Could you be able to visit the beach in Tadcaster, 50 miles from the sea?

PUBLISHED: 00:00 04 November 2015

The viaduct and weir

The viaduct and weir

Joan Russell Photography

It’s not all about the beer in this famous brewery town, as David Marsh finds out. Photographs by Joan Russell

John Smith's BreweryJohn Smith's Brewery

Think Tadcaster and you are likely to think beer thanks to the town’s famous breweries whose fine ales are sold in pubs across the land. But given its land-locked location about 50 miles from the sea, beach will far less readily spring to mind and yet Tadcaster boasts one. A sandy area on the River Wharfe has traditionally been used as a recreation space. Now it could be in for a new lease of life as a key feature of a new park proposed for the river’s western bank.

The scheme – currently at the planning stage - is being promoted up by the town’s Community Engagement Forum (CEF) and, along with improving access to the beach area, includes a play area, a trim trail with outdoor gym equipment, new footpaths, seating, picnic benches and information boards and signs. If planning approval is granted, it will create a linear park alongside the river in the town centre.

David Gluck, of the Tadcaster and Rural Community Interest Company, set up in 2014 by the CEF to help drive forward community and business projects, said: ‘Surprisingly for a town of its size, Tadcaster does not have a public park. There are children’s playgrounds but no major park. The idea is to create a great asset for the town, something that benefits residents and visitors and encourages people to spend more time in the town centre.’

Certainly it is a town centre worth spending some time in. Its pubs, restaurants, cafes and independent shops all combine to create a welcoming and bustling atmosphere. There has been a market in Tadcaster since 1270 and these days the market takes place on Thursday in Tadcaster Social Club car park.

St Mary's ChurchSt Mary's Church

An eye-catching site is the 11-arch railway viaduct built in the 1840s for a passenger line that never materialised, following a decision by the York and North Midland Railway to abandon the scheme. From the 1880s until the 1950s there was a siding across the viaduct used to supply a mill. The siding closed in 1959 and 21 years later Tadcaster Town Council acquired the Grade II listed structure from British Rail.

Another landmark in the town is The Ark which was built in the later 15th century. It is said that two carved heads on the front of the building are Noah and his wife. Over the years it has been used as a meeting place, post office, inn, butcher’s shop private house and museum. It is also claimed it was a meeting place for the Pilgrim Fathers before their voyage to America. Today it is the offices of the town council.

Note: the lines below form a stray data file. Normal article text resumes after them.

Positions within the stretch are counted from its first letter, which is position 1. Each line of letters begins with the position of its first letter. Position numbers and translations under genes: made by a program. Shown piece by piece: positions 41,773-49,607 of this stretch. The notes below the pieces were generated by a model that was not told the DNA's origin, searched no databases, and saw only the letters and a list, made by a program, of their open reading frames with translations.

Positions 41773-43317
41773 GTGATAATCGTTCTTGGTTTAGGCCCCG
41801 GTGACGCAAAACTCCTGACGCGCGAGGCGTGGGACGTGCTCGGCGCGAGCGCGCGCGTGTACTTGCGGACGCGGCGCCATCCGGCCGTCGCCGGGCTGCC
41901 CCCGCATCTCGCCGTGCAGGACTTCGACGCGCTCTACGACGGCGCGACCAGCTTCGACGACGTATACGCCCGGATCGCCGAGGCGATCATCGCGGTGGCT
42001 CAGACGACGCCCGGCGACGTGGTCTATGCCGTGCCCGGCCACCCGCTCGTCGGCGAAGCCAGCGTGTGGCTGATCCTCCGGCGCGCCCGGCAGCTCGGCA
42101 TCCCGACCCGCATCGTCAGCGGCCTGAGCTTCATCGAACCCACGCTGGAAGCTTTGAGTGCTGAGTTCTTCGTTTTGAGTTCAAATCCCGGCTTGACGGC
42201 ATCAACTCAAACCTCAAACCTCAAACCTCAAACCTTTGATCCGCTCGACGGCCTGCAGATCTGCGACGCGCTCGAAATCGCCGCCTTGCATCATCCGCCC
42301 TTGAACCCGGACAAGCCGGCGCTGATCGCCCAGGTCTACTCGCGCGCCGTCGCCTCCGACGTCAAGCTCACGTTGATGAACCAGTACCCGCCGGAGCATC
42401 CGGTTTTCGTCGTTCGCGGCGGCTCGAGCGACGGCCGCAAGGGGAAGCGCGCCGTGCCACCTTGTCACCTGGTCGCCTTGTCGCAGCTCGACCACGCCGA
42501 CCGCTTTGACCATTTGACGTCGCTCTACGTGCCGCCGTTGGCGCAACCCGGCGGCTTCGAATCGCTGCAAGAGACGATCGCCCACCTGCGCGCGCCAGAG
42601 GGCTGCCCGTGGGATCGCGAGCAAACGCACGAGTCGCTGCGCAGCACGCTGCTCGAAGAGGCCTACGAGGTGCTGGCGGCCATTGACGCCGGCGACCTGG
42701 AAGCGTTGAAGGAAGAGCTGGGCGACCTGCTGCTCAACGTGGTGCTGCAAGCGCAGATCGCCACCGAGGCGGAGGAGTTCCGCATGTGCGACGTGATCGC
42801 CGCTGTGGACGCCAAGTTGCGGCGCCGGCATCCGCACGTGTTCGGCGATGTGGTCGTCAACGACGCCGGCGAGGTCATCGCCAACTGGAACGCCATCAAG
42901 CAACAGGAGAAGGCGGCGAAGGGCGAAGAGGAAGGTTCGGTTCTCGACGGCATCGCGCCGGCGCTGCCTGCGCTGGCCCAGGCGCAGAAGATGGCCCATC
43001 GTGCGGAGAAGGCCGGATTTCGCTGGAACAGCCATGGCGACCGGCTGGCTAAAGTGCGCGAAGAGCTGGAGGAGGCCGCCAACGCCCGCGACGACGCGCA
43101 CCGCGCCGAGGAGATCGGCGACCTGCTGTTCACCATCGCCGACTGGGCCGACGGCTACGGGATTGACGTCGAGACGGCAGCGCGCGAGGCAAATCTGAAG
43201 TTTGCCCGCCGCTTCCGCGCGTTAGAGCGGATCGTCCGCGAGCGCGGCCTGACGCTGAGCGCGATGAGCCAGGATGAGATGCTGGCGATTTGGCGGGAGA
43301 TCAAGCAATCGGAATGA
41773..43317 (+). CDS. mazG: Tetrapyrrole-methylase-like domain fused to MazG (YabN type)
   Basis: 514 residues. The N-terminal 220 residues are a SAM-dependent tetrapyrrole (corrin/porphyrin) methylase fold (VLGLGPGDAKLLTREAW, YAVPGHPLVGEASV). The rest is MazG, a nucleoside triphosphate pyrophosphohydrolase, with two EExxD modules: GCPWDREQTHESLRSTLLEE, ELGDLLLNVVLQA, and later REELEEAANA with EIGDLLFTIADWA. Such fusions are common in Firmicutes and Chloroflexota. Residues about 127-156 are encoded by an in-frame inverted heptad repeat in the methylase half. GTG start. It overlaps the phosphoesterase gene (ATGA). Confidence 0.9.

St Mary’s Church was first built in 1150 and destroyed by the Scots in 1318. It was rebuilt but suffered from frequent flooding so it was dismantled stone by stone and re-erected in the 1870s. Money for the work was raised by public subscription.

The story of the town is told in a new revised edition of Tadcaster Through Time by Paul Chrystal and Mark Sunderland. The updated version of the book, published by Amberley, features 90 archive images alongside full-colour modern photographs, with each page featuring a snapshot of the town through the ages.

Meanwhile volunteers have been digging up the past in Tadcaster and unearthing some of the secrets of this historic North Yorkshire town. Funded with the help of a Heritage Lottery grant and led by Tadcaster Historical Society, the dig took place in an area where a Norman motte and bailey castle once guarded the river crossing, where the Roundheads are thought to have had gun emplacements during the Civic War and where stone cottages once stood for over 100 years until the 1960s.

Scores of volunteers took part in the dig, which was overseen by professional archaeologists. The varied and fascinating finds, from coins and pottery to a clay pipe bowl commemorating the first international bare knuckle boxing match in 1860, provide a new insight to the town the Romans knew as Calcaria – the Latin word for lime. Limestone quarried in the area was used for York Minster and also for cannon balls for Edward III.

John Firth, of the historical society, said: ‘We found 99 pieces of Roman pottery, over 60 from the medieval period and a Neolithis flint among other things. This dig and others have told us where the centre of the Roman town was and that the medieval centre moved away from that area.

‘We knew that some Victorian cottages stood on the site but our excavations suggest there could have been homes on the site long before that.’ w

Details of the dig, the artefacts discovered and what they reveal will be the focus of an exhibition to be held in the town on Saturday, November 7th


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